12 april 2021 281 x bekeken

Another behind-the-scenes story from LearnLinq – this time from the IT corner!

Hi, I’m Jason Payne, Principal Engineer at Infinitas Learning, the parent company of Noordhoff. In my role I oversee the development of LearnLinq and other software products. I’m originally from the UK, hence this blog being in English.

For anyone not familiar with software product development, I can imagine the job title ‘Principal Engineer’ (PE) doesn’t mean much to you. So I’ll start by explaining a bit about my role. I work very closely with Martin Seegers (Product Manager) and Martijn Luijks (Proposition Manager) to ensure timely and accurate development and delivery of the features and functionalities that are on our roadmap. One might say we are sparring partners, coming from different angles.

As a PE, I am tech driven – that’s my area of expertise. My preferred outcome is the highest quality code possible, which meets the requirements of the user. But striking a balance between gold-plated code and timely delivery is an important element of my job. As a PE, I don’t get to code as much as my team does, but I must admit that writing code and automating things is really my passion. Which is great because that means my hobby is my work! So you can imagine that it’s only healthy to have Martin and Martijn as my sparring partners to challenge me from time to time (and vice versa!) as we are not here to build the most beautiful digital Lego 😉 but to develop the best, reliable features in the shortest possible time frame – to help our customers. So, together we negotiate on, for example, the requirements needed, priorities, time spent on technical debt and bug fixing as opposed to new feature development, etc.

In my role I direct the development team as their tech lead. At the moment, this means streamlining processes and introducing the ‘DevOps’ way of working. (DevOps, as the name suggests, is a marriage of development and operations, but also product management; and makes the development process more structured and creates a better overview.) In addition, I work closely with UX on the design of new features and functionalities. And a big part of my job is to educate my team of software engineers how to define user stories: the journey a user goes through when they use the application. It’s important that they keep seeing the wider picture, and not just the tasks they’re working on.

The user story

As a customer, I am sure you’re familiar with our roadmap on Productboard. Those are what we call ‘epics’: although they seem like tangible and concrete functionalities to you, we need to break them down further and further until we get to a ‘user story’ level. And often, even when we think we’re there, a user story can be broken down even further into even smaller user stories!

To give you an example: as part of a feature we’d like to create an ‘enroll’ button. The user story is: a customer wants to enroll on a course. But button is just the tip of the iceberg; beneath the surface is a lot of code that does everything necessary to enroll the user on the course, which goes way beyond just placing a button on the user interface – generally, the easier we make something for the user, the more complex it is behind the scenes, which can be counterintuitive. This is why customers (and even our own non-technical colleagues) can often underestimate the work that goes into developing software.

Martin and I help the team build the backlog of user stories through scheduled feature chopping or story mapping sessions, refinement meetings, and other Agile ceremonies. After all, the goal is for us to make it as easy as possible for a customer to enroll on that course. Some questions we continuously ask ourselves: Are there gaps? Have we missed part of the user story? What could be a user story that would follow this particular story? In this case, you could think about: How do I get approval from my manager for this course? How do I find the course in the system, easily and quickly? So you see, one epic easily expands into all these different user journeys that form a backbone of new user stories.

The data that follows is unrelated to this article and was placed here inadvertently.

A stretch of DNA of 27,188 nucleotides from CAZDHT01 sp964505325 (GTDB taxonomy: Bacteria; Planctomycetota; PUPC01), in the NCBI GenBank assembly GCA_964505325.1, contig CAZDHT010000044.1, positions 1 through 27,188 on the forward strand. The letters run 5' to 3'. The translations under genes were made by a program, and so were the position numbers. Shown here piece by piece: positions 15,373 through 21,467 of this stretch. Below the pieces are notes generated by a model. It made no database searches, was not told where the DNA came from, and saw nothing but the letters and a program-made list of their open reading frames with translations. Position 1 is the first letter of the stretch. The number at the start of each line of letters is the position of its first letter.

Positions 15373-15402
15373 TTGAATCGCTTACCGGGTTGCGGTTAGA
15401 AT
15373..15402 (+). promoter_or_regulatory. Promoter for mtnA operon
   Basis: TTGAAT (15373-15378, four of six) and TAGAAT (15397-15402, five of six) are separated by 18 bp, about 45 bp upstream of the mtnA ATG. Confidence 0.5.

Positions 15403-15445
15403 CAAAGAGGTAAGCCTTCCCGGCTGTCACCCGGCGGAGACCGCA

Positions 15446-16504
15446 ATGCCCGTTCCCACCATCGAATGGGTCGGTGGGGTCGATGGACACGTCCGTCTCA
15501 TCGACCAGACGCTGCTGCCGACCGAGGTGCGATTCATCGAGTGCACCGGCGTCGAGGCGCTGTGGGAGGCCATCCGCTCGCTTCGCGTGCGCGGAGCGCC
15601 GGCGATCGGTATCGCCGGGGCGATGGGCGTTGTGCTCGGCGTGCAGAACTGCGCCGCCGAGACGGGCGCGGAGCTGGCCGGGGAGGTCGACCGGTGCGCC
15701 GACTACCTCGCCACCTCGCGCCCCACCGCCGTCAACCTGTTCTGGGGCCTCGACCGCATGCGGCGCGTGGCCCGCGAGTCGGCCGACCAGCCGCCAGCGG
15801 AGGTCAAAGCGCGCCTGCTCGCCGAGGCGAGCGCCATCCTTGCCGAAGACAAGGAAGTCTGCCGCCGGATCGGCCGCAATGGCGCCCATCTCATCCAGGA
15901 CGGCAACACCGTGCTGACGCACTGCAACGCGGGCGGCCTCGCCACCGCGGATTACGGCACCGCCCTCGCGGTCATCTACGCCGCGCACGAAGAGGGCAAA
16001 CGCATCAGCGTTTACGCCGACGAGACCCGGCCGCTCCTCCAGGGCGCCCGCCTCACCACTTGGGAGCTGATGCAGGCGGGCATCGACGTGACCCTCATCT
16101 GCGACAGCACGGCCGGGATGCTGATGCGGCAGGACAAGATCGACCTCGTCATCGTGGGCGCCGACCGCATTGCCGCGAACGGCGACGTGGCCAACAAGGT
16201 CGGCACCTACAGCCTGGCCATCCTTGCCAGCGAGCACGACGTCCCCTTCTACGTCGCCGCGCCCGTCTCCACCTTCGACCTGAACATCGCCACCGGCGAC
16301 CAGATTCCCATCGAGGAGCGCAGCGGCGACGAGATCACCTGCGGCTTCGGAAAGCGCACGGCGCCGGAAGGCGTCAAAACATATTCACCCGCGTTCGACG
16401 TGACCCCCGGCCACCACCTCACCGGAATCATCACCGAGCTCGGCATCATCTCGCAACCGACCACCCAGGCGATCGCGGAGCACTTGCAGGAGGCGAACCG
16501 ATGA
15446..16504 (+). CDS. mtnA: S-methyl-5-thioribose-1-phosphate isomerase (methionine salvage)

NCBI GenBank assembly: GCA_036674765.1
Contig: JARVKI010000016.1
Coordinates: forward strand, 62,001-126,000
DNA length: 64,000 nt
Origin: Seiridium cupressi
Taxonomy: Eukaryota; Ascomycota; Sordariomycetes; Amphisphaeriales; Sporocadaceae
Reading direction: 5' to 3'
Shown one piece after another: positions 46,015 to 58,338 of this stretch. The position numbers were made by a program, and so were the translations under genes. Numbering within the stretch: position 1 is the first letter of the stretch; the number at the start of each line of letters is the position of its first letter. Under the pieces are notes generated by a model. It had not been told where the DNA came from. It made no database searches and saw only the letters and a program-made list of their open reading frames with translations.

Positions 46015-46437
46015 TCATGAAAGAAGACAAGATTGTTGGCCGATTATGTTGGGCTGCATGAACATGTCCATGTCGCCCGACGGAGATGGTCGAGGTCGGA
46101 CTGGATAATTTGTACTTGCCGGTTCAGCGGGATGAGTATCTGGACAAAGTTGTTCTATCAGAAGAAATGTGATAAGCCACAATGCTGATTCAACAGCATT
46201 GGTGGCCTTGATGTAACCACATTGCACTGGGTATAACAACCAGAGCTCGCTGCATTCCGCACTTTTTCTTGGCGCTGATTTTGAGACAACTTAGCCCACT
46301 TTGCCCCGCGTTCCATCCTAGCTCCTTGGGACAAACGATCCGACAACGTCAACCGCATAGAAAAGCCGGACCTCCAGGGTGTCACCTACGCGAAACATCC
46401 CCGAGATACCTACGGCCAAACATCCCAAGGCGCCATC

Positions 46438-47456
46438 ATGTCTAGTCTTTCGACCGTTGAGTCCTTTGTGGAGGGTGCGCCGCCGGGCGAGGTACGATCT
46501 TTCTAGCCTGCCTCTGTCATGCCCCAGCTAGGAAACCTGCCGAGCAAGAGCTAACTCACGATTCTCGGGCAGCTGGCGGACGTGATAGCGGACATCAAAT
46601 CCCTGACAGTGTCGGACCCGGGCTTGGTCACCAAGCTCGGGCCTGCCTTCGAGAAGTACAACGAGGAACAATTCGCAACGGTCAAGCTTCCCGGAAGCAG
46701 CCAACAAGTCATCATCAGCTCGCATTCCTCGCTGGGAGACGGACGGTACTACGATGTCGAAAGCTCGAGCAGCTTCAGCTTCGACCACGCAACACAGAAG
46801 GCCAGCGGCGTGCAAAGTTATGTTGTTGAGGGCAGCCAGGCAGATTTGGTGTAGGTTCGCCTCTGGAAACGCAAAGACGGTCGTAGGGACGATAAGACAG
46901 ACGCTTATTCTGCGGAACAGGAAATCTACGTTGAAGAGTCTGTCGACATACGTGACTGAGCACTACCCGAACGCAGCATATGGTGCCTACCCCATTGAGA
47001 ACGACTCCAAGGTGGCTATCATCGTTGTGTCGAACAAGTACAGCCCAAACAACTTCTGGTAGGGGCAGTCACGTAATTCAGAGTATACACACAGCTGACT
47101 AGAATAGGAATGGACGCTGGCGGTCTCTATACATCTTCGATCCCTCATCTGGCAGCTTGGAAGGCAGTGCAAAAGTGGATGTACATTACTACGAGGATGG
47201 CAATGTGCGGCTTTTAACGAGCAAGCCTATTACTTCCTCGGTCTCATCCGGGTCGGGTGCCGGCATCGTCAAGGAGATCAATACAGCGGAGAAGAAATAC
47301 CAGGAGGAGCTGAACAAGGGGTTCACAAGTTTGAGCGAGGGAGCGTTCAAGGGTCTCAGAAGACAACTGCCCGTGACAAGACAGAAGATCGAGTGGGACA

Fail to prepare, prepare to fail

This is one of the things I learned early in my career: preparation is key. If we don’t prepare well enough, sharpen our user stories, delve deep into what the user needs and wants, then we won’t succeed in providing our customers with the best possible system. It could result in unexpected bugs or, even worse, outages – which is of course something we want to prevent at all costs. So we work in a cycle of continuous improvement where we constantly evaluate and reflect on our performance as a team, through regular meetings we call ‘retrospectives’, but also through open and frank discussion on a daily basis.

It is important for me to make responsibility for quality the lifeblood of our development teams. This means, ‘you build it, you run it’. No more throwing code over the fence and expecting it to be the support team’s “problem” if it goes wrong. Developers are incentivized to feel responsibility for the code they write on the front line. This leads to quick resolution of problems, and a shorter line between end users and the engineering team.

Despite loving software and believing in the power of technology, one of the most valuable things I learned in my career is that technology is 100% about the people. The human factor is so important and often underestimated. Therefore, my main goal is to cultivate a team culture and environment where personal development, learning leading edge technologies, team inspiration, transparency and involvement at all levels, and loving coming to work, are the modi operandi.

And this is why I’m excited to be at Infinitas where this human factor is a big part of my role, while also having my feet in the mud, as they say in the Netherlands. 😊


Jason Payne